People over the age of 60 are at higher risk of developing acute clots.

In practice, it is the combination of one or more of these risk factors that increases the overall risk, for example someone who has recently undergone surgery and is obese taking a long-distance flight would be at very high risk of developing an acute clot during the flight.


One or more of a range of diagnostic tools may be used, including:

For acute clot/deep vein thrombosis:

  • Duplex Ultrasound (non-invasive)
  • MRI
  • CT angiogram (a 'cat scan')
  • Venography - an x-ray performed to track a special dye injected into the vein

For pulmonary embolism:

  • CT angiogram
  • Pulmonary angiography
  • Lung perfusion scans

Treatment Options


Most patients diagnosed with acute clot and/or pulmonary embolism will need to start treatment immediately. The blood is thinned with an “anticoagulant” such as Warfarin and Heparin are used to stop new clots from forming. New Oral Anticoagulants (NOACs) are often used as they don’t require blood tests, but again they have pros and cons which Dr Hagley can discuss with you.

Depending on the patient's specific circumstances, treatment may be over a short period of time or may be needed indefinitely.


If your clot is recent (less than 2 weeks old) and it is causing you significant pain and swelling there are treatments to dissolve the clot. This uses a much stronger clot “busting” medication (thrombolysis) rather than just “thinning” the blood. Because the medication is much stronger it needs to be delivered directly into the clot within the vein.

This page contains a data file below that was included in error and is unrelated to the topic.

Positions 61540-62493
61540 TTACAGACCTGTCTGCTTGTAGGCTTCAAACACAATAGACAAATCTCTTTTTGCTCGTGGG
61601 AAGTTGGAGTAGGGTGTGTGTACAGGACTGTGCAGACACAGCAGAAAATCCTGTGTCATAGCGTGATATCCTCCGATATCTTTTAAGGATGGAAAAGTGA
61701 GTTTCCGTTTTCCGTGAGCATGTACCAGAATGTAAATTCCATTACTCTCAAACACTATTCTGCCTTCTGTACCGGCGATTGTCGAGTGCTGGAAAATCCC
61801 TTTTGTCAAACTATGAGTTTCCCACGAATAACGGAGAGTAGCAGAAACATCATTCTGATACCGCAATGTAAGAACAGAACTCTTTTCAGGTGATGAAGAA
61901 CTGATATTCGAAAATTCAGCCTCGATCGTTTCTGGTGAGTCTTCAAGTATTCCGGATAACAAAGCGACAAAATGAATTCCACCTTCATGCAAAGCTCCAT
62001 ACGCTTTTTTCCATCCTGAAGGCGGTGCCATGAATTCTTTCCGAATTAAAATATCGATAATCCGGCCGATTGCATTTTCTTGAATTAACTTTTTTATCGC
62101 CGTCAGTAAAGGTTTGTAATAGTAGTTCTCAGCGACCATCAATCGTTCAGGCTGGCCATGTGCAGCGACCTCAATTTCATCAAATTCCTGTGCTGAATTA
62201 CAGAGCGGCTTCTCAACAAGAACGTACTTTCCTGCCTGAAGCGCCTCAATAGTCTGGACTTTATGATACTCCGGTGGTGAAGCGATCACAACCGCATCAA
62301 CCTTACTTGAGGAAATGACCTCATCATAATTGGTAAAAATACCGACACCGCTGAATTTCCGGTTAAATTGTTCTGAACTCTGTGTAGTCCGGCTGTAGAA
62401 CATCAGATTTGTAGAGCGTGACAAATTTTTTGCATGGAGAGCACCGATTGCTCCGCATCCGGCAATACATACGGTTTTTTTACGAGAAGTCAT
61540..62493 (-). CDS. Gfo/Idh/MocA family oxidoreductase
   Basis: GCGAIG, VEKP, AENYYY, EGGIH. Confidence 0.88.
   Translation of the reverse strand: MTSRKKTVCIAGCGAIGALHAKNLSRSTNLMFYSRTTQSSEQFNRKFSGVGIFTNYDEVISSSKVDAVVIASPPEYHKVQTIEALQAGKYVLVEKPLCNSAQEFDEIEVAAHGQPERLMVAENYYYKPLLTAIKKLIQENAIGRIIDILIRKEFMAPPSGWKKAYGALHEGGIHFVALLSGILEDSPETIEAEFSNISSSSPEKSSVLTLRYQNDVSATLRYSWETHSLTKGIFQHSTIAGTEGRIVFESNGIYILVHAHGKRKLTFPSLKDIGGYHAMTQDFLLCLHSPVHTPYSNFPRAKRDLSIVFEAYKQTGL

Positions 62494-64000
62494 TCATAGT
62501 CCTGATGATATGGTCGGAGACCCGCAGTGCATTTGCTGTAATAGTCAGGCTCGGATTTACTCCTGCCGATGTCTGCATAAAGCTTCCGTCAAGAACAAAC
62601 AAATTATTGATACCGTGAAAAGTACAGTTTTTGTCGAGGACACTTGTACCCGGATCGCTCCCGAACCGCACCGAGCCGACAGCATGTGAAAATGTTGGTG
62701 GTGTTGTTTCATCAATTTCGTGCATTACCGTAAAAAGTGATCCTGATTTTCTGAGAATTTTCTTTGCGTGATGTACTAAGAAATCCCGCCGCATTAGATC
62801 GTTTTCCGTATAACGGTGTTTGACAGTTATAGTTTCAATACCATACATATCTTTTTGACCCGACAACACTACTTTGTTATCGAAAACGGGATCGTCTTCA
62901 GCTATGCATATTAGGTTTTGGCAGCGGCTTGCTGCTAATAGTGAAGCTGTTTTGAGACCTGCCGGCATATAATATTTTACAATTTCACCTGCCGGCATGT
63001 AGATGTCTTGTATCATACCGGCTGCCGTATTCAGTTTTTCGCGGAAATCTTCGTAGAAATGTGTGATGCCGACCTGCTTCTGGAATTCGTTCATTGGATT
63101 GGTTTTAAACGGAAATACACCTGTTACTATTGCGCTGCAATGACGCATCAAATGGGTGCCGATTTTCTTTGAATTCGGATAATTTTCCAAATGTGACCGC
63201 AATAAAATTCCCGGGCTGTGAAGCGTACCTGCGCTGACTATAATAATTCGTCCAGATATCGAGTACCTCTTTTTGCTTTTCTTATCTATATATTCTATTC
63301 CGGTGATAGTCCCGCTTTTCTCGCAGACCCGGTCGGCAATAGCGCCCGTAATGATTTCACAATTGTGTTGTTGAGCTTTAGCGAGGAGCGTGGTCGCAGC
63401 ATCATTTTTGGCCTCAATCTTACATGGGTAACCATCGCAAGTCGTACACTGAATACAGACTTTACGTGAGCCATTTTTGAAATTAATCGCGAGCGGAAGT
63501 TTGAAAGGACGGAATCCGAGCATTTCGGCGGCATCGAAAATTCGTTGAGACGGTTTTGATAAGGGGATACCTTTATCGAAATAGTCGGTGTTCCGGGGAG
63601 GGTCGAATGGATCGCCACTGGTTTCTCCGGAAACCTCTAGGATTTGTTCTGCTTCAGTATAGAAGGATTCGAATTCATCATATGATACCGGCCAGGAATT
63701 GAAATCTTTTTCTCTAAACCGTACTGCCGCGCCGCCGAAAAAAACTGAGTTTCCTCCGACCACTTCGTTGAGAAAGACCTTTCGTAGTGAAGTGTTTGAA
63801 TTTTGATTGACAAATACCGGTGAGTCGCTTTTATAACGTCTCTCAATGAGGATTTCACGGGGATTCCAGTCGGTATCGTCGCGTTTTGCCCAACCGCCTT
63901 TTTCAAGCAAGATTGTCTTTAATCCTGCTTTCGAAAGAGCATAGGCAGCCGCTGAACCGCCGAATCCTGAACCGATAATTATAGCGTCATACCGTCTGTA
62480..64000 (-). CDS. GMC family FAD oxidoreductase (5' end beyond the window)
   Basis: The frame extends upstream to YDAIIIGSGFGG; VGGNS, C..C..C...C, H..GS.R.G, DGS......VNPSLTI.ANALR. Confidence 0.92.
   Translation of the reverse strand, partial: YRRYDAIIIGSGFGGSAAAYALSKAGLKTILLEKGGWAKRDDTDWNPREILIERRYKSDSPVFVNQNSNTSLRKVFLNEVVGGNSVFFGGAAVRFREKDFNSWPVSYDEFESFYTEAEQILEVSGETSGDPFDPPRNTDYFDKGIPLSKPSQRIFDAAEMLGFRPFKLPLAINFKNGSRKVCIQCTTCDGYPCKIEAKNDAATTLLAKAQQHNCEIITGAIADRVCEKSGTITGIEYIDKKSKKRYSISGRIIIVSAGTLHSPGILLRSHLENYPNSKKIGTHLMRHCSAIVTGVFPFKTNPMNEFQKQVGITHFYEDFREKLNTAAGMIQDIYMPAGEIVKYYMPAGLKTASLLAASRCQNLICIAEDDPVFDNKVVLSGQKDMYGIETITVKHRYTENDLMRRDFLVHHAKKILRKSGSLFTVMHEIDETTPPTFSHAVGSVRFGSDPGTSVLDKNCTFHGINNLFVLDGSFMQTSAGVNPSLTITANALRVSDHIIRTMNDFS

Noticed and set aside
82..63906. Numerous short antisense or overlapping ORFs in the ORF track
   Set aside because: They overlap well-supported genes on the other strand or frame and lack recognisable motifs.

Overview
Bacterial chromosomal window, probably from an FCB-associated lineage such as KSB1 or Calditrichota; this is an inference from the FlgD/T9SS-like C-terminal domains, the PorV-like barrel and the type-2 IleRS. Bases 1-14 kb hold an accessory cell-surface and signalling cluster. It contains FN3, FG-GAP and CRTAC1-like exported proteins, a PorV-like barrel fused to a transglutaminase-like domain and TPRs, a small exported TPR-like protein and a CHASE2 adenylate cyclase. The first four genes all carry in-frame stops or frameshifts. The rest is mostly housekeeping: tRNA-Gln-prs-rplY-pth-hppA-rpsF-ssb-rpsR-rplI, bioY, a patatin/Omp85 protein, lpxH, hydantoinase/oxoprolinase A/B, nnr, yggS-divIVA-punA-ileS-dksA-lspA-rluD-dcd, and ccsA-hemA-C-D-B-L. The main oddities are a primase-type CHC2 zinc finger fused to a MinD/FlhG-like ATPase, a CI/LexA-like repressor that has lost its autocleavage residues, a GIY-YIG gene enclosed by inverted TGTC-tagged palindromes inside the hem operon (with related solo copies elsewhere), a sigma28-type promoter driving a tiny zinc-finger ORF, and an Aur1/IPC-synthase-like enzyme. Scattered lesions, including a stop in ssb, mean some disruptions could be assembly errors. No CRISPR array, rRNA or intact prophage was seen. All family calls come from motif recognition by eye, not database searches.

This is called catheter directed thrombolysis (CDT) and it is now widely accepted as the best treatment in suitable patients for acute DVT involving the groin and abdominal veins. It quickly restores venous flow and preserves venous valves which are normally damaged by the DVT.

One of the causes of large abdominal DVT’s is the presence of an underlying narrowing of the vein. After successful completion of clearing the vein, the narrowing can then be treated to prevent recurrence.

Catheter directed thrombolysis does carry risks and isn’t the best option for all patents, Dr Hagley will thoroughly discuss your options so that you can come to a clear decision together.

The Procedure

The procedure is referred to as thrombolysis or catheter directed thrombolysis (CDT) and is a procedure to re-open or improve the blood flow in blocked veins. It is carried out in a specific radiology suite and is performed under X-ray guidance. The procedure is generally performed under a local anaesthetic (the patient is awake, but experiences no pain).

In most cases this is performed as a ‘percutaneous’ procedure (no large cut and no stitches), where a thin tube called a catheter is inserted into the large vein in the groin (the femoral vein) and then manoeuvred over a guidewire through the various veins to the section where the narrowing/blockage is situated. The infusion of thrombolytic or “clot busting” medication will then commence. Dr Hagley uses different techniques depending on the circumstances, so the procedure usually takes about an hour, but some clots take time to dissolve and the infusion may run for up to 3 days.

If an underlying narrowing is identified after the clot is cleared a stent can be placed via the same catheter and incision (see section on balloons and stents). You may spend time in the intensive care unit (ICU). You will be given additional medication to ensure the clot dissolves, usually in 12-14 hours. A compression stocking or sleeve will be placed on your leg or arm.

Dr Hagley will likely recommend you take a blood thinner for at least 3-6 months.